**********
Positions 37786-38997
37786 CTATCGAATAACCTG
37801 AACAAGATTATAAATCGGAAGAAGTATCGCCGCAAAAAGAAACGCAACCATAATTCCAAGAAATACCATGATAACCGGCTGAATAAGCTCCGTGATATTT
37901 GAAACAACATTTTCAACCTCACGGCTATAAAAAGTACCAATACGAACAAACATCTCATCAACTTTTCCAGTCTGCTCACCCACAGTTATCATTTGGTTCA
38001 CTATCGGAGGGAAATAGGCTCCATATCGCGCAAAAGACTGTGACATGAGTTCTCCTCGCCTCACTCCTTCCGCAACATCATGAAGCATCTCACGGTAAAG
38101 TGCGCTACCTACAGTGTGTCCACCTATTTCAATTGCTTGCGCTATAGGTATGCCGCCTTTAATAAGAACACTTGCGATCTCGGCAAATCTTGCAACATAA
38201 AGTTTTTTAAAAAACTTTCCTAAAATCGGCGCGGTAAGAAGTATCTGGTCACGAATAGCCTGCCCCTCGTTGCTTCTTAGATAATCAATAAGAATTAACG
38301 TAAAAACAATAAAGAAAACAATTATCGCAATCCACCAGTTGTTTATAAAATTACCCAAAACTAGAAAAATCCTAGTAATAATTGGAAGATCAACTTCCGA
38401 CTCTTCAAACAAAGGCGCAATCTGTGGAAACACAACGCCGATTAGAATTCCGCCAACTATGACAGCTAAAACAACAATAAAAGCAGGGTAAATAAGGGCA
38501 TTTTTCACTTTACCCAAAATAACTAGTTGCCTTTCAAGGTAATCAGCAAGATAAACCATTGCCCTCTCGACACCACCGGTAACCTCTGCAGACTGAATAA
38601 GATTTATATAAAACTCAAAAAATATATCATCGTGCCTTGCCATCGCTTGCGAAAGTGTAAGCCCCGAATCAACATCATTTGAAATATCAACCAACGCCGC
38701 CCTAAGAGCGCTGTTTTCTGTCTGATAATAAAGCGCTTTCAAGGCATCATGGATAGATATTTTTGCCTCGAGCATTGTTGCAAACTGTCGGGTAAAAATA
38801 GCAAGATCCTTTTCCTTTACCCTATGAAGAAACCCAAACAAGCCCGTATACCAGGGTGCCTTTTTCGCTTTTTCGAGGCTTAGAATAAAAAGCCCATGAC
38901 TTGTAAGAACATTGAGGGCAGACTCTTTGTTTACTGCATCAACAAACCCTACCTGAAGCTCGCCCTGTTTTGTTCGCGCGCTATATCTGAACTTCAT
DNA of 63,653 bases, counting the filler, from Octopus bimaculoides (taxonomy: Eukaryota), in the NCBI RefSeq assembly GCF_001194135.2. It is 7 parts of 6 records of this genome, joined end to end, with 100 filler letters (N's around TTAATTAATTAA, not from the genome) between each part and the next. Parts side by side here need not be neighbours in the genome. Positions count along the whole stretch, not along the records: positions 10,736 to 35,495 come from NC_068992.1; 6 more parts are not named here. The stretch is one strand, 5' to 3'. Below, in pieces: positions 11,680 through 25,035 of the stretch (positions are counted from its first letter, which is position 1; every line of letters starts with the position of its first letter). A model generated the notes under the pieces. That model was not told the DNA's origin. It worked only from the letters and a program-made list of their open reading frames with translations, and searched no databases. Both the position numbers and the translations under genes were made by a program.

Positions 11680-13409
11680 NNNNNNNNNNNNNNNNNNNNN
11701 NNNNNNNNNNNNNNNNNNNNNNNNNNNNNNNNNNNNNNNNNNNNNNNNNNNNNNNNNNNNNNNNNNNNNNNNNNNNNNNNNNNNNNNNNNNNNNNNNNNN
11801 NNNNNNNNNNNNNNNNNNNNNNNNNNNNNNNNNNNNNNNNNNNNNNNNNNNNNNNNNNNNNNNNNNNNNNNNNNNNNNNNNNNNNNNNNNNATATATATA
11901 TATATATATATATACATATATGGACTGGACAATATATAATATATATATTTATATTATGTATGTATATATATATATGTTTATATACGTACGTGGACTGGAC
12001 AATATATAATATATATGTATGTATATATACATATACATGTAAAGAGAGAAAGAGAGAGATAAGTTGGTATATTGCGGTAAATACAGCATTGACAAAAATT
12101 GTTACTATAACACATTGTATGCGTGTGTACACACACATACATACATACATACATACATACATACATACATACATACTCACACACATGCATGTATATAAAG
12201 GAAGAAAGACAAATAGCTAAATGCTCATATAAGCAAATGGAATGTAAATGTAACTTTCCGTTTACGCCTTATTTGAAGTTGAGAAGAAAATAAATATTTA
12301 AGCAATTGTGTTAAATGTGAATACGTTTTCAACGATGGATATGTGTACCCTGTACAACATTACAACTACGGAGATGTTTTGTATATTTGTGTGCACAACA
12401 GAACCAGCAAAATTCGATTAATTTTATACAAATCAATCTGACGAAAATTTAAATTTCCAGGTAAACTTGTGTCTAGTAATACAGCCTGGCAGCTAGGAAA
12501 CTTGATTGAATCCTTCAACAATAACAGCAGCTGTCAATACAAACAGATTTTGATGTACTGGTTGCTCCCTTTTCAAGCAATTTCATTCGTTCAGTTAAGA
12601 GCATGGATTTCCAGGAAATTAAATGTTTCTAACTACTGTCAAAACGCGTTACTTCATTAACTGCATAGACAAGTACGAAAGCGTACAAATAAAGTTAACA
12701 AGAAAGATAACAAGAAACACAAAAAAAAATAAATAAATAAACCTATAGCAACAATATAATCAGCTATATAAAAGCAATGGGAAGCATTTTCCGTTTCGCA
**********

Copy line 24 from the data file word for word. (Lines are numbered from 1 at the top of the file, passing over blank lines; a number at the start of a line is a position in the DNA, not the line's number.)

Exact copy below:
12301 AGCAATTGTGTTAAATGTGAATACGTTTTCAACGATGGATATGTGTACCCTGTACAACATTACAACTACGGAGATGTTTTGTATATTTGTGTGCACAACA